The top Iranian nuclear official has that his country can resume high-level uranium enrichment within days if the Trump administration annuls the nuclear agreement Tehran signed with world powers two years ago. “This is not an empty threat,” Ali Akbar Salehi said in a Tuesday interview with the Islamic Republic of Iran Broadcasting, backing President Hassan Rouhani’s similar remarks last week. Salehi claimed that Iran can enrich uranium to 20 percent within five days at the Fordo Fuel Enrichment Plant, and pointed out that preserving the Fordo facility was one key strength of the nuclear accord. “They were insisting we shut down Fordo,” he added. Salehi further noted that preserving such a capability has significant messages both in technical and professional terms, and maintained that “the other side” knows it. He concluded by saying that Iran prefers to stick to the deal but not at any cost, warning that the Islamic Republic’s response would “surprise” the violators of the accord.
Salehi also cautioned the Trump administration that walking away from the U.N.-endorsed nuclear accord would tarnish America’s credibility around the world.
Comment: Salehi’s remarks were aimed at both threatening the Trump administration about the consequences of canceling the nuclear deal and placating critics at home who are increasingly criticizing the Rouhani administration for having compromised the country’s nuclear capabilities by negotiating with “untrustworthy” U.S. government.
Last week, Rouhani echoed similar remarks. He warned that Tehran would restart the country’s nuclear program within hours if the U.S. government imposes additional sanctions on the Islamic Republic, as reported in the . “America’s new statesmen should know that the failed experience of sanction and coercion brought their previous administrations to the negotiating table. If they are inclined to repeat that experience, we will return to a more advanced situation than the pre-negotiation one – not in a matter of weeks and months, but within hours and days,” the Iranian president said in a speech to the Iranian Parliament as he was introducing his new cabinet nominees.
The rising tension between Washington and Tehran over the latter’s ballistic missile activity and support for terrorism has put the future of the Iran nuclear deal in serious doubt. While the Trump administration last month certified that Tehran was in compliance with the terms of the nuclear deal, it announced new sanctions against the Islamic Republic and emphasized that the administration was “deeply concerned about Iran's malign activities across the Middle East which undermine regional stability, security and prosperity." The U.S. media also reported that Trump only reluctantly agreed with the certification and is considering abandoning the accord as the administration is currently reassessing U.S. overall policy toward Iran.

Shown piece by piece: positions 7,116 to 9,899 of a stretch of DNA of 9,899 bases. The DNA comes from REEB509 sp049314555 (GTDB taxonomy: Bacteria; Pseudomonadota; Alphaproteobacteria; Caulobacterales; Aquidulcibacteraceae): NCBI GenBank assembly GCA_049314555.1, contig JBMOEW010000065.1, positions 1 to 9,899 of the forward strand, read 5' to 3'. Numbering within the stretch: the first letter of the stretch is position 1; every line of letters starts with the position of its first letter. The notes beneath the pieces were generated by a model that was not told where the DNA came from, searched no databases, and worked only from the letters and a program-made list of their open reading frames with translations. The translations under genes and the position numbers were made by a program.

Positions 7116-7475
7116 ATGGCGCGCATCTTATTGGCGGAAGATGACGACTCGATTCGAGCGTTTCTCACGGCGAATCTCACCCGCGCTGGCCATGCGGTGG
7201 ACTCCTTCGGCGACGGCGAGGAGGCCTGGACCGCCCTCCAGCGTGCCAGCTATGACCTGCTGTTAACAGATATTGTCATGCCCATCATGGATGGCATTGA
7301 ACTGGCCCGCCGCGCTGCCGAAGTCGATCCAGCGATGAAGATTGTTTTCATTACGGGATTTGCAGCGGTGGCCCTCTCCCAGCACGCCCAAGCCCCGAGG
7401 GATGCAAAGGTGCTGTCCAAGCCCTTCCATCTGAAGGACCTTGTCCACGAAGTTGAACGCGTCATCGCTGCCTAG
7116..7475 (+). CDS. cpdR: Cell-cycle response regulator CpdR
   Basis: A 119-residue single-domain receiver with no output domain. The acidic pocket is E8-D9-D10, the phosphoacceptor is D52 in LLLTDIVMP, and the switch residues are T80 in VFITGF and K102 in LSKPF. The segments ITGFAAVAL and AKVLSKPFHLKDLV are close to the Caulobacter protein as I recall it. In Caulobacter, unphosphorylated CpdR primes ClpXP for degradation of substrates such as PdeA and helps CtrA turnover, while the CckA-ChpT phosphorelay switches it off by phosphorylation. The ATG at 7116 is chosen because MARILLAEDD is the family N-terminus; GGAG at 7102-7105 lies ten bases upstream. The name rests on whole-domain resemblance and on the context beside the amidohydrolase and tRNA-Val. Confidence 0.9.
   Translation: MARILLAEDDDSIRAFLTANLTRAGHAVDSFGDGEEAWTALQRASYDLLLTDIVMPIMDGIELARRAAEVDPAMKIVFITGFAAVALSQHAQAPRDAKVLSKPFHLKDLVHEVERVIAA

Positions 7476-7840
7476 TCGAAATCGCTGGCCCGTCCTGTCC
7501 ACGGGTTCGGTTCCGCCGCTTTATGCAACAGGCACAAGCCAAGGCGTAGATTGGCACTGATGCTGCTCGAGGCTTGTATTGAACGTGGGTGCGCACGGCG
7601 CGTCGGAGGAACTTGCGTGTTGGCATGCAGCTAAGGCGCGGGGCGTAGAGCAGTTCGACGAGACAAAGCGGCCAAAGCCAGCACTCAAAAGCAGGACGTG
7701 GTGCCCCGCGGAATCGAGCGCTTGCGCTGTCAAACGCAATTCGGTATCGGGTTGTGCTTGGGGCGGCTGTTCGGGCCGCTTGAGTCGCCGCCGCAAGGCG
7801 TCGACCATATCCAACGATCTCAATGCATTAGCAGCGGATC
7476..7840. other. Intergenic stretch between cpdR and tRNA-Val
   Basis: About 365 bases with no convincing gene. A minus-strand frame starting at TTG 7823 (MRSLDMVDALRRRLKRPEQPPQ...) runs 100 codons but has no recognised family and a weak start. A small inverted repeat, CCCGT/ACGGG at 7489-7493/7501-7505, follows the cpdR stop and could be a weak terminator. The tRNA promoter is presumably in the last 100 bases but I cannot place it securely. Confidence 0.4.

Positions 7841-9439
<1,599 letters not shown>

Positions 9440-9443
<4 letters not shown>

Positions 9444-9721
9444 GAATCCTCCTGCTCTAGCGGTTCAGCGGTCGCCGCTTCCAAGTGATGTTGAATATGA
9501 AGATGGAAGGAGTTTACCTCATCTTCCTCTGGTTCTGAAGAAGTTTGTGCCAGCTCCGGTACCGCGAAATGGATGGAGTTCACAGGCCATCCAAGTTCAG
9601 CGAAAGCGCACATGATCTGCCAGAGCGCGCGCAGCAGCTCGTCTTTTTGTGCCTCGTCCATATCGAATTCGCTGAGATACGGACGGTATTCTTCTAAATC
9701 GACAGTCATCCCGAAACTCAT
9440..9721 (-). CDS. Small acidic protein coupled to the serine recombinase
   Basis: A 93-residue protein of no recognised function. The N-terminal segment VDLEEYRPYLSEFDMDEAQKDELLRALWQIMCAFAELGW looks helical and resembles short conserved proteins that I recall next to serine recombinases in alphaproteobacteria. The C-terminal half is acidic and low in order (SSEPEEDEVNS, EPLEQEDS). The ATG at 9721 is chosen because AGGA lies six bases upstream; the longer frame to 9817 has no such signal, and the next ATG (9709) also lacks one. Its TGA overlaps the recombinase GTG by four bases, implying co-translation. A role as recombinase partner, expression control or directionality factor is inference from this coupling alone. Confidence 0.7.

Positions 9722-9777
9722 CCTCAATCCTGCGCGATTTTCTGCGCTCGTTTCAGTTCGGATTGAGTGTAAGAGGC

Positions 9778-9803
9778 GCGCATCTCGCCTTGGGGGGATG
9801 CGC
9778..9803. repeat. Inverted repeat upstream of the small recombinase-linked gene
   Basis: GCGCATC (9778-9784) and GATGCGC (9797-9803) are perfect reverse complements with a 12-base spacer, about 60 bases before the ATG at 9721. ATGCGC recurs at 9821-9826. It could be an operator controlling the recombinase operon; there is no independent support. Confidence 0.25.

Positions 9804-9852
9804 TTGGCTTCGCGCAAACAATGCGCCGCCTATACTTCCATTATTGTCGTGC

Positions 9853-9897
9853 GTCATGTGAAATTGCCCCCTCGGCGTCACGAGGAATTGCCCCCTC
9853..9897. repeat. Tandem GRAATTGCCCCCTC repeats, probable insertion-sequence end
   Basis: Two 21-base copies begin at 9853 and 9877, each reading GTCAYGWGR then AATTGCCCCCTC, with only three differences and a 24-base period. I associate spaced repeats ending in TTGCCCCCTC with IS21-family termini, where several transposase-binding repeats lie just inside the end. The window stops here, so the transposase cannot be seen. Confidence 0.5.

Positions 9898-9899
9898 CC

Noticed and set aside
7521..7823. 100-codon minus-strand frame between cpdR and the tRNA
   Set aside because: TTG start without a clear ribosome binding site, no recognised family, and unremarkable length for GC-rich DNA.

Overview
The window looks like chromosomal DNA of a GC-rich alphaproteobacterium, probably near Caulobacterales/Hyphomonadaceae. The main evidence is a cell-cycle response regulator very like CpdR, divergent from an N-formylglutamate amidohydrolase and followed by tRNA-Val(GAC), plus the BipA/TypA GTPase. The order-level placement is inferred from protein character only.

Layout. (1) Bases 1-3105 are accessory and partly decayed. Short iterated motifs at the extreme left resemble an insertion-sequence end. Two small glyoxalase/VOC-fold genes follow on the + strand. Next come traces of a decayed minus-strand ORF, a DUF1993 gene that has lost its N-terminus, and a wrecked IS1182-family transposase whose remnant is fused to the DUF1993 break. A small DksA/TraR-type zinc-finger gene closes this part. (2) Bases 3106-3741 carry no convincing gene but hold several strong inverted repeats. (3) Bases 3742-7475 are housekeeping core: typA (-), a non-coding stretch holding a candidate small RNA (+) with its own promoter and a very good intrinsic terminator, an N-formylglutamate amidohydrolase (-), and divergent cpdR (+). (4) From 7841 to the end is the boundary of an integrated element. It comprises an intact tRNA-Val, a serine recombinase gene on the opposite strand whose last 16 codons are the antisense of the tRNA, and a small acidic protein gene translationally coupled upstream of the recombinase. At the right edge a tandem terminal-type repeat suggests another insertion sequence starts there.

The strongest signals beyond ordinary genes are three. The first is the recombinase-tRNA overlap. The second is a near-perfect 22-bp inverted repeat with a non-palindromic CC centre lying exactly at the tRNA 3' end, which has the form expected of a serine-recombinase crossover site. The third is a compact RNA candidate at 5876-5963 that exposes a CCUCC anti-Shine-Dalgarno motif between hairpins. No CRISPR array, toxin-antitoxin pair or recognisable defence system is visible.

Iranian leaders have made it clear in the past that Tehran will not renegotiate the nuclear deal with the United States and other world powers. Last week, the head of the Atomic Energy Organization of Iran (A.E.O.I.) that Tehran would keep all options on the table if Washington walked away from the nuclear agreement. In an interview with Lebanon’s Arabic-language Al-Mayadeen TV, Ali Akbar Salehi said the nuclear accord is an international document and it will be difficult for the Trump administration to cancel the deal. But he emphasized that Iran will respond proportionately to U.S. actions and will consider all options if Washington abandons it. Salehi claimed that Iran’s nuclear activities are advancing better than any time in the past, including enriching uranium, producing heavy water, designing a new reactor with China’s help, and extracting uranium mines. He has also noted that Tehran can resume 20 percent enrichment quite easily.
Recently, Tehran has stepped up diplomacy with other five signatories of the nuclear accord – Germany, Britain, France, Russia and China – to pressure Trump not to annul the deal. Yesterday, Rouhani discussed the issue with his Russian counterpart Vladimir Putin; and Iranian Foreign Minister Javad Zarif has also cultivated closer relationships with European governments to have their backing if Washington decides not to be part of the deal anymore.
Rouhani is also under increasing pressure at home from hardliners who argue that the nuclear deal has not benefited Iran. This is because while most of nuclear-related sanctions on Iran were lifted in January 2016, remaining unilateral American sanctions have dissuaded many international banks and companies to do business with Iran. The latest U.S. sanctions have further reinforced hardliners’ argument that the Rouhani administration should not have trusted the United States and reached an agreement with it on the country's nuclear program.